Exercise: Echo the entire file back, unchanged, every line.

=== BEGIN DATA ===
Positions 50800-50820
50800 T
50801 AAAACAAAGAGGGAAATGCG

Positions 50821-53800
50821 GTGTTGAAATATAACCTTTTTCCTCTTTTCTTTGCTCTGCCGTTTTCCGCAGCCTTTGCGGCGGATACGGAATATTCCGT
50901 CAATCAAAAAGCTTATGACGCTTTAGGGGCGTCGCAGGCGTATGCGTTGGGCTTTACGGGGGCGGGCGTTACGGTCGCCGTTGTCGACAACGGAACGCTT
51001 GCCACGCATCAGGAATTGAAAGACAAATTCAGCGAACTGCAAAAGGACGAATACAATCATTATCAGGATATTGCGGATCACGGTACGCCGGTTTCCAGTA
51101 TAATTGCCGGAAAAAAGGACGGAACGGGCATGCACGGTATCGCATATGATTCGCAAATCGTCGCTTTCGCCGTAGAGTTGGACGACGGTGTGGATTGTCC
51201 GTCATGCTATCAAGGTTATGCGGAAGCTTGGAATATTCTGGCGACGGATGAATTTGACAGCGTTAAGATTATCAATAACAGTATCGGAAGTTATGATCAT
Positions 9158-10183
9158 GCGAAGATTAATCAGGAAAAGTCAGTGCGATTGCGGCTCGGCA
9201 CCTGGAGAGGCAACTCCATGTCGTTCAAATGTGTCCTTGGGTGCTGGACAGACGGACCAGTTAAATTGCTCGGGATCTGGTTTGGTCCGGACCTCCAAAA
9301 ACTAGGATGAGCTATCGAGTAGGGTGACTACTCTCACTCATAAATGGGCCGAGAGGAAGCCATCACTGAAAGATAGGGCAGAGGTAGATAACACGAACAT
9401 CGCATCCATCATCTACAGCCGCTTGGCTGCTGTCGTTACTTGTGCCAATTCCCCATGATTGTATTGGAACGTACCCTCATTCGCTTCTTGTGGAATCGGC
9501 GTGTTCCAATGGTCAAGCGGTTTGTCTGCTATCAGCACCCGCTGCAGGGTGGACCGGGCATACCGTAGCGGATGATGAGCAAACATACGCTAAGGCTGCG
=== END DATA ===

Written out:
Positions 50800-50820
50800 T
50801 AAAACAAAGAGGGAAATGCG

Positions 50821-53800
50821 GTGTTGAAATATAACCTTTTTCCTCTTTTCTTTGCTCTGCCGTTTTCCGCAGCCTTTGCGGCGGATACGGAATATTCCGT
50901 CAATCAAAAAGCTTATGACGCTTTAGGGGCGTCGCAGGCGTATGCGTTGGGCTTTACGGGGGCGGGCGTTACGGTCGCCGTTGTCGACAACGGAACGCTT
51001 GCCACGCATCAGGAATTGAAAGACAAATTCAGCGAACTGCAAAAGGACGAATACAATCATTATCAGGATATTGCGGATCACGGTACGCCGGTTTCCAGTA
51101 TAATTGCCGGAAAAAAGGACGGAACGGGCATGCACGGTATCGCATATGATTCGCAAATCGTCGCTTTCGCCGTAGAGTTGGACGACGGTGTGGATTGTCC
51201 GTCATGCTATCAAGGTTATGCGGAAGCTTGGAATATTCTGGCGACGGATGAATTTGACAGCGTTAAGATTATCAATAACAGTATCGGAAGTTATGATCAT
Positions 9158-10183
9158 GCGAAGATTAATCAGGAAAAGTCAGTGCGATTGCGGCTCGGCA
9201 CCTGGAGAGGCAACTCCATGTCGTTCAAATGTGTCCTTGGGTGCTGGACAGACGGACCAGTTAAATTGCTCGGGATCTGGTTTGGTCCGGACCTCCAAAA
9301 ACTAGGATGAGCTATCGAGTAGGGTGACTACTCTCACTCATAAATGGGCCGAGAGGAAGCCATCACTGAAAGATAGGGCAGAGGTAGATAACACGAACAT
9401 CGCATCCATCATCTACAGCCGCTTGGCTGCTGTCGTTACTTGTGCCAATTCCCCATGATTGTATTGGAACGTACCCTCATTCGCTTCTTGTGGAATCGGC
9501 GTGTTCCAATGGTCAAGCGGTTTGTCTGCTATCAGCACCCGCTGCAGGGTGGACCGGGCATACCGTAGCGGATGATGAGCAAACATACGCTAAGGCTGCG